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Diane Strassberg, Margaret A. LeMone, Thomas T. Warner, and Joseph G. Alfieri

Abstract

Comparisons of 10-m above ground level (AGL) wind speeds from numerical weather prediction (NWP) models to point observations consistently show that model daytime wind speeds are slow compared to observations, even after improving model physics and going to smaller grid spacing. Previous authors have attributed the discrepancy to differences between the areas represented by model and observations, and the small surface roughness upstream of wind vanes compared with the corresponding model grid value. Using daytime fair-weather data from the May–June 2002 International H2O Experiment (IHOP_2002), the effect of wind-vane exposure is explored by comparing observed 10-m winds from nine surface-flux towers in well-exposed locations to modeled 10-m winds found by applying Monin–Obukhov (MO) similarity for unstable conditions to flight-track-averaged data collected by the University of Wyoming King Air over flat to rolling terrain with occasional trees and buildings. In the calculations, King Air winds and fluxes are supplemented with thermodynamic means and fluxes from the surface-flux towers. After exercising considerable care in characterizing and reducing biases in aircraft winds and fluxes, the authors found that MO-based surface winds averaged 0.5–0.7 ± 0.2 m s−1 less than those measured—about the same as the smaller reported discrepancies between NWP models and observed winds.

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Cezar Kongoli, William P. Kustas, Martha C. Anderson, John M. Norman, Joseph G. Alfieri, Gerald N. Flerchinger, and Danny Marks

Abstract

The utility of a snow–vegetation energy balance model for estimating surface energy fluxes is evaluated with field measurements at two sites in a rangeland ecosystem in southwestern Idaho during the winter of 2007: one site dominated by aspen vegetation and the other by sagebrush. Model parameterizations are adopted from the two-source energy balance (TSEB) modeling scheme, which estimates fluxes from the vegetation and surface substrate separately using remotely sensed measurements of land surface temperature. Modifications include development of routines to account for surface snowmelt energy flux and snow masking of vegetation. Comparisons between modeled and measured surface energy fluxes of net radiation and turbulent heat showed reasonable agreement when considering measurement uncertainties in snow environments and the simplified algorithm used for the snow surface heat flux, particularly on a daily basis. There was generally better performance over the aspen field site, likely due to more reliable input data of snow depth/snow cover. The model was robust in capturing the evolution of surface energy fluxes during melt periods. The model behavior was also consistent with previous studies that indicate the occurrence of upward sensible heat fluxes during daytime owing to solar heating of vegetation limbs and branches, which often exceeds the downward sensible heat flux driving the snowmelt. However, model simulations over aspen trees showed that the upward sensible heat flux could be reversed for a lower canopy fraction owing to the dominance of downward sensible heat flux over snow. This indicates that reliable vegetation or snow cover fraction inputs to the model are needed for estimating fluxes over snow-covered landscapes.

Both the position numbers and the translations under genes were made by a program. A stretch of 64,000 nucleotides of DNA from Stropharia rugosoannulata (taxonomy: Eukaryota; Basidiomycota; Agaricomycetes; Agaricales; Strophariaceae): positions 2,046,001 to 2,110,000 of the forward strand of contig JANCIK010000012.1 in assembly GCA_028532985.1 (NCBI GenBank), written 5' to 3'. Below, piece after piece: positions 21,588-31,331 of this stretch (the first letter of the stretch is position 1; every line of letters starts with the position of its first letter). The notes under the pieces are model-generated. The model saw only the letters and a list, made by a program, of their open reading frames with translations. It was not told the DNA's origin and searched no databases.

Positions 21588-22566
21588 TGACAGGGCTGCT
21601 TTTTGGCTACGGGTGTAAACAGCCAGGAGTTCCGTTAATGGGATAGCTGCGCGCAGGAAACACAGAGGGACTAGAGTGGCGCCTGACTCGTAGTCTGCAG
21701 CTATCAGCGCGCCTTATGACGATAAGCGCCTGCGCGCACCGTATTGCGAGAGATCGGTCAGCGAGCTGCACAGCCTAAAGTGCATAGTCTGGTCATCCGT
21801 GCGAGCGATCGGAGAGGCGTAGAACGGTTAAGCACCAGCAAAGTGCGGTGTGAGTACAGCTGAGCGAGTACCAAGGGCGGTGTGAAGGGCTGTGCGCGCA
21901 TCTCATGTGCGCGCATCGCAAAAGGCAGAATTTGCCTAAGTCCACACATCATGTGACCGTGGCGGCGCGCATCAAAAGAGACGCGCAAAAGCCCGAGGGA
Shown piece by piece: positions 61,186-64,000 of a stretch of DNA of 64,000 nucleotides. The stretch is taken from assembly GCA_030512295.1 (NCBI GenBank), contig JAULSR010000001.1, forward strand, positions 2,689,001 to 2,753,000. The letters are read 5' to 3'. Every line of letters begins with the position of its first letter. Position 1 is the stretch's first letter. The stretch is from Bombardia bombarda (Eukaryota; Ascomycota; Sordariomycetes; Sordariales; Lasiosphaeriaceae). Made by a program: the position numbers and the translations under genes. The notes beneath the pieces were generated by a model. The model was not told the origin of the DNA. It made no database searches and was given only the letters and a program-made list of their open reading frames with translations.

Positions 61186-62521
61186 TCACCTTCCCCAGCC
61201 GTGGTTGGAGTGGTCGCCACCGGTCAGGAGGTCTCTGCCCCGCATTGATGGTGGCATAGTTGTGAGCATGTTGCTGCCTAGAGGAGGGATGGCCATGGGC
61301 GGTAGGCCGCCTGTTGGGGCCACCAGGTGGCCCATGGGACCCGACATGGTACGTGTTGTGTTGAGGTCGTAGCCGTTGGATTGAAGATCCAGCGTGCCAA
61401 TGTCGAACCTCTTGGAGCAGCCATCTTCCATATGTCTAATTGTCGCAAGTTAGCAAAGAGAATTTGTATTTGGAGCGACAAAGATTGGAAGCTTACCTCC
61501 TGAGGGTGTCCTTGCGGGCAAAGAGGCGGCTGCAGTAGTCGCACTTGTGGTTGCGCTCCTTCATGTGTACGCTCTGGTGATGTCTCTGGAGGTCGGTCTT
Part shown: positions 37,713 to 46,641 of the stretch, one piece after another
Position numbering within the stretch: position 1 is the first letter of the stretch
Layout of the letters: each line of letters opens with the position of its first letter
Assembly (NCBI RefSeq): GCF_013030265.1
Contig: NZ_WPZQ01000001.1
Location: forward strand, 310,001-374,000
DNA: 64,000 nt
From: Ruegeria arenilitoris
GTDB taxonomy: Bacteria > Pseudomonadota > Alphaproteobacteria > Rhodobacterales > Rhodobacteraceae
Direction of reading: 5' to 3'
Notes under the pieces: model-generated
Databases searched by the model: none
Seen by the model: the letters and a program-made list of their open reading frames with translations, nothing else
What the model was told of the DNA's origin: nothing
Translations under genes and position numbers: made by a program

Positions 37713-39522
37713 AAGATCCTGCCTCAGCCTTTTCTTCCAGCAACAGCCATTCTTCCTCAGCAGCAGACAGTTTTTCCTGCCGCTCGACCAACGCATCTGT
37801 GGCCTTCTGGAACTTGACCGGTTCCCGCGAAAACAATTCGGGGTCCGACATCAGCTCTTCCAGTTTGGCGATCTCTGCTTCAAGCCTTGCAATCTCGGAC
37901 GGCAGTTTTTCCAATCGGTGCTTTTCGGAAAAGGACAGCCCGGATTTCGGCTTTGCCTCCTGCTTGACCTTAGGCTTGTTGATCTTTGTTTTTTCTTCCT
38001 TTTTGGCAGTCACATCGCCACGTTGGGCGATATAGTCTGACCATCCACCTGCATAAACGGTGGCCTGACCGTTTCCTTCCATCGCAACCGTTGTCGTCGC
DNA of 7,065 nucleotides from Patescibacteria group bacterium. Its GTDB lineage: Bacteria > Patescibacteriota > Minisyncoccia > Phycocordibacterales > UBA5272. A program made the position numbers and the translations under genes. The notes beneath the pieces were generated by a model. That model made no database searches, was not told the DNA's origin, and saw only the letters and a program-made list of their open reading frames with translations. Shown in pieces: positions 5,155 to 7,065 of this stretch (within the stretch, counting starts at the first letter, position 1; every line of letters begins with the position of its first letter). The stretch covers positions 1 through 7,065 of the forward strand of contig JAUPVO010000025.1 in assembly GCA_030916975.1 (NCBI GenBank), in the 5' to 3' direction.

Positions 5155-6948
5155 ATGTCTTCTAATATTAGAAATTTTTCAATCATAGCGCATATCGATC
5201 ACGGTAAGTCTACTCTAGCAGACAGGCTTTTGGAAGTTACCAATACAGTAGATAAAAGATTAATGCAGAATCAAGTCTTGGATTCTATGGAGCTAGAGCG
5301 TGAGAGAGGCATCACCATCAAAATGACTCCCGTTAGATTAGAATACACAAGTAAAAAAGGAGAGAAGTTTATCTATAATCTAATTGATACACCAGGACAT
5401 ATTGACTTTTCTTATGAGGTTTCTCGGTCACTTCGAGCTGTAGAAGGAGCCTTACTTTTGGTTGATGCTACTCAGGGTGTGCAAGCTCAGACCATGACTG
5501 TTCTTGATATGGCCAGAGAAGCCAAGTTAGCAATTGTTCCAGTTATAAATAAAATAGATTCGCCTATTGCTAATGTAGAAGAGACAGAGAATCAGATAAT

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Margaret A. LeMone, Fei Chen, Joseph G. Alfieri, Mukul Tewari, Bart Geerts, Qun Miao, Robert L. Grossman, and Richard L. Coulter

Abstract

Analyses of daytime fair-weather aircraft and surface-flux tower data from the May–June 2002 International H2O Project (IHOP_2002) and the April–May 1997 Cooperative Atmosphere Surface Exchange Study (CASES-97) are used to document the role of vegetation, soil moisture, and terrain in determining the horizontal variability of latent heat LE and sensible heat H along a 46-km flight track in southeast Kansas. Combining the two field experiments clearly reveals the strong influence of vegetation cover, with H maxima over sparse/dormant vegetation, and H minima over green vegetation; and, to a lesser extent, LE maxima over green vegetation, and LE minima over sparse/dormant vegetation. If the small number of cases is producing the correct trend, other effects of vegetation and the impact of soil moisture emerge through examining the slope ΔxyLE/Δxy H for the best-fit straight line for plots of time-averaged LE as a function of time-averaged H over the area. Based on the surface energy balance, H + LE = R netG sfc, where R net is the net radiation and G sfc is the flux into the soil; R netG sfc ∼ constant over the area implies an approximately −1 slope. Right after rainfall, H and LE vary too little horizontally to define a slope. After sufficient drying to produce enough horizontal variation to define a slope, a steep (∼−2) slope emerges. The slope becomes shallower and better defined with time as H and LE horizontal variability increases. Similarly, the slope becomes more negative with moister soils. In addition, the slope can change with time of day due to phase differences in H and LE. These trends are based on land surface model (LSM) runs and observations collected under nearly clear skies; the vegetation is unstressed for the days examined. LSM runs suggest terrain may also play a role, but observational support is weak.

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Joseph G. Alfieri, William P. Kustas, John H. Prueger, Lawrence E. Hipps, José L. Chávez, Andrew N. French, and Steven R. Evett

Abstract